Comparative Effectiveness Research (CER)
Comparative effectiveness research (CER) is a direct comparison of existing options available for treating a particular medical condition. It may compare similar treatments, such as competing drugs, or it may analyze very different interventions, such as surgery and drug therapy. It may also compare the effectiveness of how and when health care is delivered, such as different intervals of follow-up, or schedules of dosing. CER can use a range of research tools and methods, including systematic review of existing studies and evidence, modeling to simulate effects of interventions on different populations, or head-to-head clinical trials comparing one treatment to another.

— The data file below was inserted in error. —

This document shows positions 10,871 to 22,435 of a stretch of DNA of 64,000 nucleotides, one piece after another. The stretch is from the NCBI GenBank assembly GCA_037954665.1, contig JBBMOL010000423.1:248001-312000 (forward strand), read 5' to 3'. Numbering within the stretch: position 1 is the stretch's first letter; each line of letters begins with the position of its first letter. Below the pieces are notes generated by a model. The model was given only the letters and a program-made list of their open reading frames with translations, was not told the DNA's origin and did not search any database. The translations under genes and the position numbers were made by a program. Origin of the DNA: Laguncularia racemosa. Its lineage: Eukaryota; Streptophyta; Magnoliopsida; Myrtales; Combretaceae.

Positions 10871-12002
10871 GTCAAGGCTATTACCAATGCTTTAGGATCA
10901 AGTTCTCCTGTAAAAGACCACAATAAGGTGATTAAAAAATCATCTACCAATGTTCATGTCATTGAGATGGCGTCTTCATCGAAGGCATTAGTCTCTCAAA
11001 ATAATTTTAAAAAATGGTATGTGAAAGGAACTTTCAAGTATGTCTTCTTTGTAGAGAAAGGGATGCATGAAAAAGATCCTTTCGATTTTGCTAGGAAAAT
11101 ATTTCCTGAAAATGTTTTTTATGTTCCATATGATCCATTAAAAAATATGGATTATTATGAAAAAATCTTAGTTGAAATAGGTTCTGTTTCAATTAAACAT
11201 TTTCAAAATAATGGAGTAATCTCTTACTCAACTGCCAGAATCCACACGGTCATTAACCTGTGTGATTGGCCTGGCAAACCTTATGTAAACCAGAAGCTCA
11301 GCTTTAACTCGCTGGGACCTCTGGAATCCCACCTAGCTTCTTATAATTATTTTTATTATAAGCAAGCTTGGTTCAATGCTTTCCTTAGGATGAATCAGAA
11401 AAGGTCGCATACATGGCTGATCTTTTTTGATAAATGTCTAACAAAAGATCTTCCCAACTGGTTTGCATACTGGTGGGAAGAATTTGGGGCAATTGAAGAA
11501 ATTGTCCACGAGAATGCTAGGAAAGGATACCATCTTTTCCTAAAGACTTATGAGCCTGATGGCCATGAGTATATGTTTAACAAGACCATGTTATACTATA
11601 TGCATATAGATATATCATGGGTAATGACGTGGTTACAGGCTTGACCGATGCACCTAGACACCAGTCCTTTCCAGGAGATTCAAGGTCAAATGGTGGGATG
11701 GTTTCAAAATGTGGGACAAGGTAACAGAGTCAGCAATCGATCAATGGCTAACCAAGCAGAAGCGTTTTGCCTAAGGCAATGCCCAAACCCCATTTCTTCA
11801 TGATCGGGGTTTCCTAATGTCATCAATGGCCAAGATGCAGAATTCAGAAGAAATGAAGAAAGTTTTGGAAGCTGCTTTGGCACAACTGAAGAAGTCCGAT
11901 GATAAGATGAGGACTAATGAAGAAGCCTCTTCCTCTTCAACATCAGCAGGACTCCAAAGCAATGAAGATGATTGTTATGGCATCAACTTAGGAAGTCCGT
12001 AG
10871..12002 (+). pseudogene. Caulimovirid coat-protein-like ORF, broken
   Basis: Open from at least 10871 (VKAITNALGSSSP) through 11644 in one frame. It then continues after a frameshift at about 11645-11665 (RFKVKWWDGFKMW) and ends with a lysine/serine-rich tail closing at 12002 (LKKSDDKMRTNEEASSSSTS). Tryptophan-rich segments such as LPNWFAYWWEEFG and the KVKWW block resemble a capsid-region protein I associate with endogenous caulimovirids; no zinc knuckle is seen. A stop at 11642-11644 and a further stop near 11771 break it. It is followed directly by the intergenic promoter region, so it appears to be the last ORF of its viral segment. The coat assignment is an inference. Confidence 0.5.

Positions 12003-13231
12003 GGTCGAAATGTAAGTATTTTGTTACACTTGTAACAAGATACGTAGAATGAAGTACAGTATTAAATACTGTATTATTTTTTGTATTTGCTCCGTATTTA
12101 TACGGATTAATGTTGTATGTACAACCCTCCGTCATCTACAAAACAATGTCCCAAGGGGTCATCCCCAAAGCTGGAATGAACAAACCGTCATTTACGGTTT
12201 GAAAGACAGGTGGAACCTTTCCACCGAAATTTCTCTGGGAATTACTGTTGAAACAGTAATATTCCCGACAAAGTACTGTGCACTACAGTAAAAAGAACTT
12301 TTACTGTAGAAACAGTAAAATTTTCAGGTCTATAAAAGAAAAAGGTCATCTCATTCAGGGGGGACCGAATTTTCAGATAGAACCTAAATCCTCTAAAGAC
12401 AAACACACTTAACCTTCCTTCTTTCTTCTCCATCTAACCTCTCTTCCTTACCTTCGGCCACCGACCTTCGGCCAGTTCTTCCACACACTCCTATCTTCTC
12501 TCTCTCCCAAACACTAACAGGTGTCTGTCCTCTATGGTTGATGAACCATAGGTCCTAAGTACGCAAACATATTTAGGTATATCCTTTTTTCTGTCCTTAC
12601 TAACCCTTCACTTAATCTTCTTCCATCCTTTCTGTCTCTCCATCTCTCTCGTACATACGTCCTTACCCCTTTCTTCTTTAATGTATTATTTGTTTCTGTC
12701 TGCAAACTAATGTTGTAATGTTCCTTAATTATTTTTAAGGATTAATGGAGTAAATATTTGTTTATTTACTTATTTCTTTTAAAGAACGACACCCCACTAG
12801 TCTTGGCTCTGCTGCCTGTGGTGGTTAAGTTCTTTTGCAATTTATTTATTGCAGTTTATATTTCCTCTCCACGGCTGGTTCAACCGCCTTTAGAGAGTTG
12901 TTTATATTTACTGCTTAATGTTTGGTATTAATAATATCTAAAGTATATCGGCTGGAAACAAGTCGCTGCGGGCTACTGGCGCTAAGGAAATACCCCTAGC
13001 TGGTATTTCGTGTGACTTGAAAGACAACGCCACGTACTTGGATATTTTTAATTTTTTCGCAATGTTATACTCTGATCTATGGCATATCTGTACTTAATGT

There are many different types of research studies, some conducted in laboratories, and some in hospitals or clinics. Some studies are observational, while others are "experimental" and involve evaluating interventions. Each has a different design and methods, and each has its strengths and limitations. The type of research question being asked will help determine the best type of research study to conduct.
The descriptions below provide a basic overview of the different types of research studies that are used to collect evidence about breast cancer and its treatment.
Laboratory studies can be done using cells from animals or humans, or animal models. Research involving a controlled environment, such as cell cultures in a test tube or in a petri dish, are called in vitro studies. Studies done on living organisms are called in vivo studies.
Laboratory studies can also be referred to as